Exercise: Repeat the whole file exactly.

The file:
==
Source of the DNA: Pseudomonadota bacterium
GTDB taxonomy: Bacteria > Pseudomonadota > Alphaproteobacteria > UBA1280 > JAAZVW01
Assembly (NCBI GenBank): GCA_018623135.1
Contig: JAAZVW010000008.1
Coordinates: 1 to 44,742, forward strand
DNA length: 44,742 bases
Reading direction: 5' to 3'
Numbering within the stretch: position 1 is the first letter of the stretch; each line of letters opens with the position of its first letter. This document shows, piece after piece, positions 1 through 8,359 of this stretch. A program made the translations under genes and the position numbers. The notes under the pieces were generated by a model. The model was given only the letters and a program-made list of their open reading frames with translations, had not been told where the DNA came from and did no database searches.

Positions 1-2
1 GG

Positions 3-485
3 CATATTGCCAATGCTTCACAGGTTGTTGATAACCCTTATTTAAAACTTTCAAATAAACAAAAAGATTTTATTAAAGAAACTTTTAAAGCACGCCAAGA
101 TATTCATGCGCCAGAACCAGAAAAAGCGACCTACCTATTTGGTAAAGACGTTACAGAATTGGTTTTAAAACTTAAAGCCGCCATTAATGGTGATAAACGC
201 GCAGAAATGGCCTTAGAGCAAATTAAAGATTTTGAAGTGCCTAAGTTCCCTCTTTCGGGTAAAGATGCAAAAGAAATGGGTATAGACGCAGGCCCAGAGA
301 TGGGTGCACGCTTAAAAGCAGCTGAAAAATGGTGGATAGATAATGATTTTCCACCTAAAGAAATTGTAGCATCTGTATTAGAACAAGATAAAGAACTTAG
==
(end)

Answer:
Source of the DNA: Pseudomonadota bacterium
GTDB taxonomy: Bacteria > Pseudomonadota > Alphaproteobacteria > UBA1280 > JAAZVW01
Assembly (NCBI GenBank): GCA_018623135.1
Contig: JAAZVW010000008.1
Coordinates: 1 to 44,742, forward strand
DNA length: 44,742 bases
Reading direction: 5' to 3'
Numbering within the stretch: position 1 is the first letter of the stretch; each line of letters opens with the position of its first letter. This document shows, piece after piece, positions 1 through 8,359 of this stretch. A program made the translations under genes and the position numbers. The notes under the pieces were generated by a model. The model was given only the letters and a program-made list of their open reading frames with translations, had not been told where the DNA came from and did no database searches.

Positions 1-2
1 GG

Positions 3-485
3 CATATTGCCAATGCTTCACAGGTTGTTGATAACCCTTATTTAAAACTTTCAAATAAACAAAAAGATTTTATTAAAGAAACTTTTAAAGCACGCCAAGA
101 TATTCATGCGCCAGAACCAGAAAAAGCGACCTACCTATTTGGTAAAGACGTTACAGAATTGGTTTTAAAACTTAAAGCCGCCATTAATGGTGATAAACGC
201 GCAGAAATGGCCTTAGAGCAAATTAAAGATTTTGAAGTGCCTAAGTTCCCTCTTTCGGGTAAAGATGCAAAAGAAATGGGTATAGACGCAGGCCCAGAGA
301 TGGGTGCACGCTTAAAAGCAGCTGAAAAATGGTGGATAGATAATGATTTTCCACCTAAAGAAATTGTAGCATCTGTATTAGAACAAGATAAAGAACTTAG